Both have won awards from Wine Enthusiast and for good reason—these are completely drinkable, affordable and won’t embarrass the posse or yourself if you pull this out to serve…or hide away from the crowds.  (Wines purchased at the Wine & Spirits store).

What/Why I’m drinking these: These wines pair with the HEAT that is 4th of July weekend in Philadelphia; exhausting bike rides and runs around the city, and a general disdain of shopping for cold bottles from the Wine & Spirits shop that has grown to great distances during “Construction Season” in the city. PLUS, I’m hanging solo (completely +0) for the weekend, and the boxed wine allows me flexibility of not finishing the 6 or so bottles cumulatively within. My goal is to still make the workout in the a.m. (And I’ve succeeded the past four days during this long weekend!)

(According the above description, it also pairs nicely with plans to go into the U.S. Marshal’s Witness Protection Program, but if you hit that stage of the game, spring for a nice bottle or two. See: Burgandy, White. You don’t have storage needs.)


They Drink In Ireland on Monday, and other tales from biking around the City

It’s finally October, a chill is creeping around the corner, but the enthusiasm for outdoor sports has not waned in Philadelphia.  The half marathon, marathon and Rocky Balboa run are coming up. The Eagles are winning. The cyclists are getting as many miles on the pavement before the sunset fades back to 4:00 pm. My ride home was chock full of runners and cyclists and I couldn’t wait to make it to my apartment.

It’s only Monday, but this week has been rough. My good friend Jill tells me Angels are all around me–I need to just pay attention.

I open my refrigerator and look on my shelf to find one cold bottle of Rose left in there.  The only bottle.  And of course, the name is “Whispering Angel” Caves d’Esclans.

Processed with Snapseed.

Processed with Snapseed.

Fate, right? I think, but it’s only Monday, and then I think to my time in Ireland.  I think back to the tales of angels in and around whiskey, and realize all of these cultures and signs are telling me to open the bottle.  Even the bottle is telling me this, as the backside reads:

“In the Esclans Valley angels whisper.  If you drink this wine, you might hear them.” Uh, yeah–what’s not to love about that?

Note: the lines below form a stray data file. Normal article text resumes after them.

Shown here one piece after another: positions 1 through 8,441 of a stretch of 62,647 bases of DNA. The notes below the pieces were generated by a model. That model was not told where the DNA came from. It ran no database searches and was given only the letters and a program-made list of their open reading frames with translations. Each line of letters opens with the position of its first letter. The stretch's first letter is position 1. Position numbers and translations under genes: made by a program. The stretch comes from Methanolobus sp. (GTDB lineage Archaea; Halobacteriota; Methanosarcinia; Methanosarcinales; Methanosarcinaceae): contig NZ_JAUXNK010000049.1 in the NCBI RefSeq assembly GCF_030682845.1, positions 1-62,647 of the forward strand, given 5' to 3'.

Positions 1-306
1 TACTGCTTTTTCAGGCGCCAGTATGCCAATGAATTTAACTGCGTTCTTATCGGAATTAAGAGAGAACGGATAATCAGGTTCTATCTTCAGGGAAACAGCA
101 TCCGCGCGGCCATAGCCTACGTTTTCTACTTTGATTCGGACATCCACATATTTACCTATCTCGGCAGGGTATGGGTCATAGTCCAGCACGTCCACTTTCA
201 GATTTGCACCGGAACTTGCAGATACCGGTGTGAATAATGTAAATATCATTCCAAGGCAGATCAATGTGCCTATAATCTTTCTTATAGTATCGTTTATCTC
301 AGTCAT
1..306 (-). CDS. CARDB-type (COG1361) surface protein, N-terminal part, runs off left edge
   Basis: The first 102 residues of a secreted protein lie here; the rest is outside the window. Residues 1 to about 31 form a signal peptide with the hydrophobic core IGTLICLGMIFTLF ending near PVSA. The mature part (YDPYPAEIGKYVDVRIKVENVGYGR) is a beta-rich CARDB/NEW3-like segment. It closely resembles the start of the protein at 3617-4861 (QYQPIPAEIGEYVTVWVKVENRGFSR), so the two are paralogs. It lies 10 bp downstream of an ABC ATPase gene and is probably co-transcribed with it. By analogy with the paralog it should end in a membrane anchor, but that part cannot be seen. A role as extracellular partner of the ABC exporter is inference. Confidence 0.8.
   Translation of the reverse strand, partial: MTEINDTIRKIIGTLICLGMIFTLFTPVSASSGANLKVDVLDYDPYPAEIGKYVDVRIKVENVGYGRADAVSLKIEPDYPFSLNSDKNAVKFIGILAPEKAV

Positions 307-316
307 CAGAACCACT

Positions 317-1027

I’ll tell you.  You will not love the wine.  (At least I didn’t).  Provence, France, has produced some of the best roses I have ever had–this is not one of them.  High astringency replaces the thirsty notes of high acidity, masking the fruit and coming off more like musk.

Purchased in a good ol’ Wine and Spirits store in Philadelphia (maybe around the $16-$19 mark), I might give the Angels back their share.



“Taken”: an island drinking wine experience

Islands in northern Minnesota are great places to visit and are a complicated way to get to a simple life.

When stopping in Roseau, MN, I thought, “Why not” when looking at the most expensive wine in the liquor store.  At $38 a bottle, I knew the Trefethen and Phelps’s names would lend a certain something to this remote location and liquor store selection.  I expected something interesting to the wine, and a 90 pts rating by The Wine Enthusiast meant maybe it wouldn’t be so bad.

The setting. Of course, Lake of the Woods is a wide open, magnificent place for its vastness and ruggedness.  On the colder and windy days, it calls for a big, robust red to match the temperament of the North.



The Wine. Taken is a collaboration between two great names in wine.  I won’t bury the lede–sadly, I was underwhelmed upon opening.

With 60% Cabernet Sauvignon and 40% Merlot from 2013, it is a big wine.  And it is young.  It’s like putting Paul Bunyon on a small puppy instead of Babe the Blue Ox.  I decanted the wine in the style that is reminiscent of “old school” (as pictured with the canning jar), but the green pepper and strong  but austere blackberry fruit stripped the wine of any elegant nuances for me that make this style so fun to drink.  It was fine for the food-it holds up to steak; however, it is not a sipper or even a relaxing wine.

I know this opinion is not going to be popular–it was like bringing an ax to a birthday cake lighting–but I, for one, wish I had taken a different wine off the shelf.  Leave it there–at least for a few years still.



Welcome Back!

After a brief hiatus, I’m in the process of discovering in the City of Brotherly Love.  Benjamin Franklin said, “Wine is constant proof that God loves us and loves to see us happy.” I intend to find happiness in Philadelphia!

What I won’t be drinking again-Syrah & Riesling non-picks